We can still separate the services further. At this time, a single virtual box can be runnig several services: it can be an API app at the same time as it is a websocket app. However, we anticipate that all the services will be separated out into individual boxes. Furthermore, we can cluster each service, and have several machines powering a cingle service. The architectural decisions we have made so far in this stack would accommodate that.

We can add utility boxes which do heavier data processing operations. One of the computationally-expensive things we do is report generation. It happens on production boxes right now. We can offload that work to utility boxes, and this way production boxes will not see a usage spike.

Elements of Corporate Culture

We are a small company with very little bureaucracy or politics going on. That said, we have some definite elements of corporate culture – we define our own corporate culture – that we like to follow to improve everyone’s productivity. Here is a simple list

  • Daily scrum meeting at 915am
  • Slack is our preferred method of communication, after face-to-face communication (our office workers are much more effective than the remote ones).
  • If you are late, announce it on the general chat.
  • We have the rotating Wizard status: it is a desk statuette that gets awarded temporarily to a member of the team for exceptional achievements.
  • We generally go out to eat as a team once every week.
  • We reserve environments during standup at the beginning of the day. We have the following environments: staging, production, dev1, dev2, dev3. We put on the dry erase board(s) who is working on which environment that day.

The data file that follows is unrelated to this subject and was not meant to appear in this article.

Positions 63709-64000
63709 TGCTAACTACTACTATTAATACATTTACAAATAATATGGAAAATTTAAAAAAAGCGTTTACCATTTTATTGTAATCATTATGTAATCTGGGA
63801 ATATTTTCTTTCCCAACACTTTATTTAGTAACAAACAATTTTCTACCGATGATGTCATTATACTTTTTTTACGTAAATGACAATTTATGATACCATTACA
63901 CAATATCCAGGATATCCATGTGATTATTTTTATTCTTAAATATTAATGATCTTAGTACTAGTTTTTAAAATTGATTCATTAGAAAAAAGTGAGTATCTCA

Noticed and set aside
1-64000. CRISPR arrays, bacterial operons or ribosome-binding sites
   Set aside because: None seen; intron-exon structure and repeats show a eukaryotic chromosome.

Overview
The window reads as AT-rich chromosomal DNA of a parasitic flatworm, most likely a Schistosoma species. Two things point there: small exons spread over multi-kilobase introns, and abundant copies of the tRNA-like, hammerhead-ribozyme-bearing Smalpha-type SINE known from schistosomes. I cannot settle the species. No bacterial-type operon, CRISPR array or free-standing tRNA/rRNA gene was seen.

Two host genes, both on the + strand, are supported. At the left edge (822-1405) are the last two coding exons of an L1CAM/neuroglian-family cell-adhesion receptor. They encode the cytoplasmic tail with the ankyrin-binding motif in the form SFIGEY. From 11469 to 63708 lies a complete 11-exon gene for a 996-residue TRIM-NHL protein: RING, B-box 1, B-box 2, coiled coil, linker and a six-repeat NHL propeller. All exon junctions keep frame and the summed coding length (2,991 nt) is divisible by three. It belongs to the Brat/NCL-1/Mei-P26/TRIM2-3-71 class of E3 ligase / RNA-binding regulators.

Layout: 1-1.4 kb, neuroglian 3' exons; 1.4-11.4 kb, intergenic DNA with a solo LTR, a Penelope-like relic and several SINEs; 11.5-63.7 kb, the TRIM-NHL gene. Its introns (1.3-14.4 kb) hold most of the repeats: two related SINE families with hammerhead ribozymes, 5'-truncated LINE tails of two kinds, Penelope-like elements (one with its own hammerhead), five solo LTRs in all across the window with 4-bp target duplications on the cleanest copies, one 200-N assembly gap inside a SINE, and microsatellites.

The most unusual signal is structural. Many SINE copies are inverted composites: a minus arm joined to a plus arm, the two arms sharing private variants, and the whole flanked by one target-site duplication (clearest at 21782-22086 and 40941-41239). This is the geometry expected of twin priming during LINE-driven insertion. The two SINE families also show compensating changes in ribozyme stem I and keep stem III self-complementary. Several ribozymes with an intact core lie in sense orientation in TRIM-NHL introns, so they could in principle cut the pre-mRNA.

Branching strategies and github usage in our code

At Operaevent we have two branching strategies: one indeed is based on master, where master is the main stable branch and feature branches are being created and merged into master by all the developers. This is the case in `bounties-frontend` repo, where the main branch is master.

The other strategy is a variation of semantic versioning, where we have version in the format x.y.z (major.minor.patch), and 0.x.0 are stable branches where highest x is the latest code running in production. Particularly on `node` codebase we are on branch 0.5.0 right now, and at `gather-chrome` we’re on 0.1.0.

  • For now, our semantic versioning offers several advantages: (1) sorting branches alphabetically makes very good sense and we can handle dozens of branches without confusion, and (2) you always know what’s running in production and can fallback to an earlier version easily. Additionally, this methodology alleviates the need for creating release tags.

We have daily deliverables! This means that at the end of your day, you should commit your code and everything that you have written in the day, and preferably issue a pull request.

If you have not worked on a codebase for a while, branch off of the most recent branch (0.x.0) and pull request into it at the end of the day.

The work flow for our code repos, particularly gather-chrome, is as follows:

  • branch off of the most recent stable branch 0.x.0
  • pull request into it at the end of the day.
  • specs are optional right now, but will eventually be required. Specs now earn you bonus points.

While you are working on an issue, mark it as assigned to yourself in github issues. I encourage you to work on one issue at a time. Finish an issue, pull request it, and assign the next issue to yourself.